When the world gets closer.

We help you see farther.

Sign up to our expressly international daily newsletter.

App.net, Pheed, Diaspora: new names on the list of social networks
App.net, Pheed, Diaspora: new names on the list of social networks
Benjamin Ferran

GENEVA – To distinguish themselves from Facebook and Twitter, new social networks are trying to find a different economic model. A trend is emerging – the return to paid subscriptions. From App.net to Diaspora, here is a short review of these new actors.

App.net, the paying Twitter

"We are selling our product, not our users." This is the promise made by App.net when it launched its assault on Twitter in August. Its creator Dalton Caldwell considers the Web 2.0 and its ad-based free system as a "disappointment." According to him, the time has come to create a new social network solely financed by subscriptions, that will never use personal data for commercial purposes and whose developers will spend "100% of their time improving services for members, not advertisers."

This social networking site is similar to Twitter: same short message restrictions (256 character limit instead of 140), same profile page display. Unlike Twitter, you have to pay to enjoy this ad-free website. There are two price rates for the public ($5/month or $36/year), and one for the developers ($100).

The first numbers are encouraging: in two months App.net racked up 20,000 paying users. What’s most notable is that Twitter app developers unhappy with the site’s new policy are now starting to adapt their applications for App.net.

Pheed, reaching for the stars

This new social network became famous in October after a positive review in Forbes magazine. It’s based on a simple fact: the most followed accounts on Facebook and Twitter are celebrity accounts. Instead of posting and sharing statuses, videos or photos for free, Pheed wants them to make their fans pay – and then give them back half the profits. A paid subscription to Pheed is between $1,99 and $34,99 per month, but there’s also a free version where anyone can create a page.

For its launch, the site was able to convince about 200 celebrities to create a page, including musician David Guetta, actress Miley Cyrus and Paris Hilton. The nine-person team that created the project is based in California. It has invested $2,5 million and is aiming for 10 million accounts, free or not.

Diaspora, the free project

What if anyone could create their own ad-free social network, with the guarantee that their data would never be sold to advertisers? When the nonprofit project was launched two years ago, it was presented as a Facebook killer, but Diaspora is actually a program that allows people to create small and independent social networks.

The project raised over $200,000 from Internet users including a not-so-subtle donation from Mark Zuckerberg. However, Diaspora has had many problems according to a fascinating article in the Motherboard blog. In August, its founders left the keys to “the community.” It continues to be developed thanks to the many defenders of free programs. There are several thousands of Diaspora servers ("pods") around the world, which is still very far behind Facebook. Diaspora’s story is a reminder of how difficult it is to offer an alternative to the big ad-based social networks.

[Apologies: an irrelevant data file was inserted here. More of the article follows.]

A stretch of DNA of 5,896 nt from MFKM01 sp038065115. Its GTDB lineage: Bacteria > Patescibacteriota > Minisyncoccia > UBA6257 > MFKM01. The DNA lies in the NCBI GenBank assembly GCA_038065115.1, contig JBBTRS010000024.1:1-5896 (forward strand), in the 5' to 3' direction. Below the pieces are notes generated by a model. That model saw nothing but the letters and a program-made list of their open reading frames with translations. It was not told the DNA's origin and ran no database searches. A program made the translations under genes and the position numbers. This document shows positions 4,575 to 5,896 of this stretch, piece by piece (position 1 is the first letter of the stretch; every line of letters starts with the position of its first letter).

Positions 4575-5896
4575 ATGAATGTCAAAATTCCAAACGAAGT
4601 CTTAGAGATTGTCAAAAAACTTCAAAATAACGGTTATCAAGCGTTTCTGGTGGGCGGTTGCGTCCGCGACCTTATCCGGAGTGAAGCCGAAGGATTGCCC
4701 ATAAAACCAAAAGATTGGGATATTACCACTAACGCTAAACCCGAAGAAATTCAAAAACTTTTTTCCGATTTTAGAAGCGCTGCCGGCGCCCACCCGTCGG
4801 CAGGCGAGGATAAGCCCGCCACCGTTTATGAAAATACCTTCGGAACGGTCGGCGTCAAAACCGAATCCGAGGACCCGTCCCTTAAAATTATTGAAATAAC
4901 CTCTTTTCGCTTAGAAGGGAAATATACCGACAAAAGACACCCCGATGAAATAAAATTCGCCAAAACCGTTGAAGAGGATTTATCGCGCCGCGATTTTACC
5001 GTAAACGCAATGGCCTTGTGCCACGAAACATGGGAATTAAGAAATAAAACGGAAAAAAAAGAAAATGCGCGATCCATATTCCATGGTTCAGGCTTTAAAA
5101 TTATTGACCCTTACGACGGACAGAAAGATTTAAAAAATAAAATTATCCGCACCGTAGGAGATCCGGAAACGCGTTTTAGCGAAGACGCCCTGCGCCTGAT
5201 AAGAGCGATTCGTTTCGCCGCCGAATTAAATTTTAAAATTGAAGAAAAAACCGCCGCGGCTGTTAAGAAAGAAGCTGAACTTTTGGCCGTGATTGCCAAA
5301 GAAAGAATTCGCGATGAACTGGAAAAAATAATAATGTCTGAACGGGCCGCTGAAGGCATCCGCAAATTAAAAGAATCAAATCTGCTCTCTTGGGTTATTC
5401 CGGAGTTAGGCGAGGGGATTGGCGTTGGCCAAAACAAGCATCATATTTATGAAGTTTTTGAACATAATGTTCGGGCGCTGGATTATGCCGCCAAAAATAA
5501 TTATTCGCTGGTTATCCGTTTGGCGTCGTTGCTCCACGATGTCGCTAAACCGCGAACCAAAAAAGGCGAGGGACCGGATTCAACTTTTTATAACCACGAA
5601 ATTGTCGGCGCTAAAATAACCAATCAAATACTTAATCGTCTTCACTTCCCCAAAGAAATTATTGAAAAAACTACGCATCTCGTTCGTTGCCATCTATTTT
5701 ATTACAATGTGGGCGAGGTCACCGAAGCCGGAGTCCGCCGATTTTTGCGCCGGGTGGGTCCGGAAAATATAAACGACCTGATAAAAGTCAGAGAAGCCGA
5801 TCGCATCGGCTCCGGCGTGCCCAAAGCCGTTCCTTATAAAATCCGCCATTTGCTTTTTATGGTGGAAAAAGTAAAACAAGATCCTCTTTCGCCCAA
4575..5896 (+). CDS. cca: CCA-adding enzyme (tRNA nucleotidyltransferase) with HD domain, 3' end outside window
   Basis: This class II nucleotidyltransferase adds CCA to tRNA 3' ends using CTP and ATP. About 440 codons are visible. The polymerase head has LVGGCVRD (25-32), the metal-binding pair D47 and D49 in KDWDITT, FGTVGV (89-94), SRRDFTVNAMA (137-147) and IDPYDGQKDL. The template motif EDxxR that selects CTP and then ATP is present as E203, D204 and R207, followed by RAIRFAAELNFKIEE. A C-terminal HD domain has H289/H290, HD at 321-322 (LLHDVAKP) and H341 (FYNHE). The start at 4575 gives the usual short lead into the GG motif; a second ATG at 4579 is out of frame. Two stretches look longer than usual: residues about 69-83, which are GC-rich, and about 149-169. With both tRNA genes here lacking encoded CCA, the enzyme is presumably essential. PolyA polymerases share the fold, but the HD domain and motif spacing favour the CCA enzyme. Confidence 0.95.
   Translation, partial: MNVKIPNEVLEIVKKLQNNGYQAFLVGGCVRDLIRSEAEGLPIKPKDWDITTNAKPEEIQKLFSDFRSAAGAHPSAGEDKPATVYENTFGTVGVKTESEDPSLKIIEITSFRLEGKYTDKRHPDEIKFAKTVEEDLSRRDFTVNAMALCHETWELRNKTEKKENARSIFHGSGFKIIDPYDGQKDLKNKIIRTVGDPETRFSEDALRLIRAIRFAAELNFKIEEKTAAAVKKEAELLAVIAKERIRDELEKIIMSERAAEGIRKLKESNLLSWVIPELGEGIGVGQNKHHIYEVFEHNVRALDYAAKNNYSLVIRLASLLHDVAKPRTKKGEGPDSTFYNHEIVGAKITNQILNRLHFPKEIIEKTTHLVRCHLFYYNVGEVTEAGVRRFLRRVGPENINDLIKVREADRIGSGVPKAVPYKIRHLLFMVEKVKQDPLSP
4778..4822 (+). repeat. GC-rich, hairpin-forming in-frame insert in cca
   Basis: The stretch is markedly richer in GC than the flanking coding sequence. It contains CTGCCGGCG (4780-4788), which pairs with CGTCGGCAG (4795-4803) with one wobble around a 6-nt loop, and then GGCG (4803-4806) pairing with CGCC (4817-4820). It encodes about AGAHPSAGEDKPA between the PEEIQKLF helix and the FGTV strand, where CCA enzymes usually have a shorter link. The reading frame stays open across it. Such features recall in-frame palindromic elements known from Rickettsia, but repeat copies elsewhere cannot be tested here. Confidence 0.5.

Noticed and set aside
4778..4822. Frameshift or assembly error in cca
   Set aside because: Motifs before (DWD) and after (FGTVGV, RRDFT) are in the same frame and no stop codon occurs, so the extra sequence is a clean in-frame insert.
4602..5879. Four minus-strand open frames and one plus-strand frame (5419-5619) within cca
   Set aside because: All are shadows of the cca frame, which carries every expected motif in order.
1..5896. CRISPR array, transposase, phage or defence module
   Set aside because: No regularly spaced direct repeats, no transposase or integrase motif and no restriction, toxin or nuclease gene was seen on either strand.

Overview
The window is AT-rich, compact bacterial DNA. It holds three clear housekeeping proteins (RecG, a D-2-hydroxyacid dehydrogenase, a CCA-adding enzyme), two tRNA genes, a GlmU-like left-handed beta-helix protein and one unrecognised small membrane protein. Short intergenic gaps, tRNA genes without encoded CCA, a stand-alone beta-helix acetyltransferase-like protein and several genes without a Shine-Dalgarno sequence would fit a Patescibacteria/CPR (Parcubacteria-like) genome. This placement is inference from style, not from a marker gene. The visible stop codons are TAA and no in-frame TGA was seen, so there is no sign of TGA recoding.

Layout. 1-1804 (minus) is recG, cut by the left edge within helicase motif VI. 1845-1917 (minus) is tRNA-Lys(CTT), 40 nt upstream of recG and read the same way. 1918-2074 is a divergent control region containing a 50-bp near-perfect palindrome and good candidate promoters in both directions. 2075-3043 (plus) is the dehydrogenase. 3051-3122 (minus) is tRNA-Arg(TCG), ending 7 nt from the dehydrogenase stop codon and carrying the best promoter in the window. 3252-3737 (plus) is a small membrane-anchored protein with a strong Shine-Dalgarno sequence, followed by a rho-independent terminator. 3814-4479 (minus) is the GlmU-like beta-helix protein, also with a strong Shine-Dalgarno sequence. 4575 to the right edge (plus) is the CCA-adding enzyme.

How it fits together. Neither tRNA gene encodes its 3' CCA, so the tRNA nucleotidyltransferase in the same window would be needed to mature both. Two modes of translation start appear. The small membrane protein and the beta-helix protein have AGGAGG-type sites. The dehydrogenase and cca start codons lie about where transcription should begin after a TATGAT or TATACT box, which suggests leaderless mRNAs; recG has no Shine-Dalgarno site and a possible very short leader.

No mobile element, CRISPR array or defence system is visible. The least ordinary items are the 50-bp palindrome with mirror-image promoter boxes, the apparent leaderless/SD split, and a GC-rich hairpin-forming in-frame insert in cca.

You've reached your monthly limit of free articles.
To read the full article, please subscribe.
Get unlimited access. Support Worldcrunch's unique mission:
  • Exclusive coverage from the world's top sources, in English for the first time.
  • Insights from the widest range of perspectives, languages and countries
  • $2.90/month or $19.90/year. No hidden charges. Cancel anytime.
Already a subscriber? Log in

When the world gets closer, we help you see farther

Sign up to our expressly international daily newsletter!
Green

Bricks Of Weed! The House Of The Future Could Be Made Of Hemp

Hemp has long had more uses than getting high. The plant is now increasingly being used in the construction of houses, with huge benefits for the climate. The only issue is growing enough to meet surging demand.

Blocks of hemp used for house construction.

Jan Grossarth

OLDENBURG — To be clear: Nobody smoked weed at the ribbon-cutting ceremony for the first semi-detached house made of hemp in Lower Saxony in northwest Germany. This rite-of-passage ceremony to celebrate the completion of the building served nothing more than cold beer.

Christian Eiskamp had spent decades building single-family houses in the sprawling housing complexes in the south of Oldenburg, a city of just over 100,000 people. Then he had the intuition that the heyday of concrete could be coming to an end because of its poor impact on the climate. Searching on Google, he found hemp as an alternative building material.

Keep reading...Show less

When the world gets closer, we help you see farther

Sign up to our expressly international daily newsletter!
You've reached your monthly limit of free articles.
To read the full article, please subscribe.
Get unlimited access. Support Worldcrunch's unique mission:
  • Exclusive coverage from the world's top sources, in English for the first time.
  • Insights from the widest range of perspectives, languages and countries
  • $2.90/month or $19.90/year. No hidden charges. Cancel anytime.
Already a subscriber? Log in
Writing contest - My pandemic story
THE LATEST
FOCUS
TRENDING TOPICS

Central to the tragic absurdity of this war is the question of language. Vladimir Putin has repeated that protecting ethnic Russians and the Russian-speaking populations of Ukraine was a driving motivation for his invasion.

Yet one month on, a quick look at the map shows that many of the worst-hit cities are those where Russian is the predominant language: Kharkiv, Odesa, Kherson.

Watch VideoShow less
MOST READ